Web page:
North Augusta voters will decide on Sunday alcohol sales

Referendum set for Nov. 6 ballot
Paul Wilson and his wife, Kyle, enjoy a glass of wine at Manuel's Bread Cafe. North Augustans will vote on Sunday alcohol sales in the Nov. 6 election.

NORTH AUGUSTA — North Augusta voters will decide whether the city will give restaurants, groceries and convenience stores the option to sell alcohol on Sundays.

The city council voted 5-2 on Monday night in favor of an ordinance that will allow a referendum on Sunday alcohol sales to be placed on the Nov. 6 ballot. Council members Arthur Shealy and Pat Carpenter voted against it.

The referendum does not include liquor stores, and it’s against state law for liquor stores to be open on Sundays.

Augusta and Aiken allow Sunday alcohol sales, and if North Augustans vote as their neighbors have, it would allow the city to be competitive, said Judy Whaley, the director of member services at the Greater North Augusta Chamber of Commerce.

“It’s very tough,” she said of getting restaurants to ope in North Augusta. “It’s very hard when they can go to two different places and on Sundays still do what they would normally do.”

South Carolina bill H. 5098, sponsored by Rep. Bill Hixon, R-North Augusta, was signed by Gov. Nikki Haley in June. It allows municipalities to put the question before voters during county, state and presidential elections rather than having to wait until the municipality’s general election.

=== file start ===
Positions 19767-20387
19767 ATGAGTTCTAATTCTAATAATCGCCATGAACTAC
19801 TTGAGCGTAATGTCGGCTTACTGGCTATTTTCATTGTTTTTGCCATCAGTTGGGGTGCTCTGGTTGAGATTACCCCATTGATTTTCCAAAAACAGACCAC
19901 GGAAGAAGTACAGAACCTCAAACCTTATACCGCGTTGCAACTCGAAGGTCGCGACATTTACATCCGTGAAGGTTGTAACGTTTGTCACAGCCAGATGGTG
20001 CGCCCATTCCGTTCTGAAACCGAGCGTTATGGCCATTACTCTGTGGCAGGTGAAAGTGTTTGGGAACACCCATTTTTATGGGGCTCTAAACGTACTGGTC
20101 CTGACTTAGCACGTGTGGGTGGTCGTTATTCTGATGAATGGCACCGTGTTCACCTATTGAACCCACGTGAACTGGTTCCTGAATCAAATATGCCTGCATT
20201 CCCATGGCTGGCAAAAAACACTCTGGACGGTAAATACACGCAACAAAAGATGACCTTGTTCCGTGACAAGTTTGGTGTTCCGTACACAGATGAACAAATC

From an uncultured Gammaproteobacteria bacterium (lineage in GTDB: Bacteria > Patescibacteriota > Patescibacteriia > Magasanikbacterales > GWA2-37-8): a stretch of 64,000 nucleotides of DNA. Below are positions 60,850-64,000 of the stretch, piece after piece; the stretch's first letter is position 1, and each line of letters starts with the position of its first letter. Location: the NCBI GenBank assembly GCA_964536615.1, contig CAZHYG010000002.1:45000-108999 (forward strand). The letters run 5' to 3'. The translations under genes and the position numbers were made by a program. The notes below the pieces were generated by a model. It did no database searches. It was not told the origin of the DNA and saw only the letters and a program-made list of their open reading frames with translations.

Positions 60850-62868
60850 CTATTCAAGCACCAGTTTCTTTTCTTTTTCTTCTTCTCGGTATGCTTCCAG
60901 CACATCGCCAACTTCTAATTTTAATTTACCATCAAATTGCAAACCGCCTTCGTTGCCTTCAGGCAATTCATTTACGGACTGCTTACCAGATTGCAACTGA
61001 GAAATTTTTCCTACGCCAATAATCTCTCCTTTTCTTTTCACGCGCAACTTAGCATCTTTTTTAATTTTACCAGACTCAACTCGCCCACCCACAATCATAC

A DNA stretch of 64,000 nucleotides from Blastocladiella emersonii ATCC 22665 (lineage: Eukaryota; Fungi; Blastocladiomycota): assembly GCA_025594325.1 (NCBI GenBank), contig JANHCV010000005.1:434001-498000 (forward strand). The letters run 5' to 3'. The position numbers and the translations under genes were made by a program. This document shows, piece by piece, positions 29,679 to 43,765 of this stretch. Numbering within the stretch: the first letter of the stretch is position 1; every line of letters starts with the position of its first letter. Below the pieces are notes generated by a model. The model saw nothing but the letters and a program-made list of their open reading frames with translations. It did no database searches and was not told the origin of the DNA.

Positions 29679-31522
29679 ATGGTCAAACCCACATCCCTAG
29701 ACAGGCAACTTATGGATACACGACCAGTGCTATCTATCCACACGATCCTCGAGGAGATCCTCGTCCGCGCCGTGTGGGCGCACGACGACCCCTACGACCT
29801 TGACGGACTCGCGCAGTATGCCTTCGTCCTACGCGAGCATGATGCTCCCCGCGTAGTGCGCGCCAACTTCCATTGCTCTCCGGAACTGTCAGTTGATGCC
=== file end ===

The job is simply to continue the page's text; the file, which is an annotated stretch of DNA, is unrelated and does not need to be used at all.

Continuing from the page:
The bill is particularly helpful in North Augusta, where there usually isn’t a city general election, Hixon said.

“Our town is different from lots of towns in the state,” said Hixon, who is a lifelong resident of the city. “Our mayor and council are pretty much determined in the primary, so we would not have a general election because they would not have anyone running against them of another party.”

Hixon said he considers the bill a way to help the city remove “stumbling blocks” to attracting more restaurants.

“I saw it as a competitive situation where Augusta was winning, the city of Aiken was winning and North Augusta wasn’t getting the restaurants we should be getting for the size and population we have in North Augusta,” he said.

Forty-six towns, cities or counties in the state allow Sunday alcohol sales, he said.

“It’s all left up to the people of this town to decide whether they want to have alcohol sales on Sunday,” Hixon said. “We have to let them vote and decide.”

 

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Sun, 12/04/2016 - 20:05

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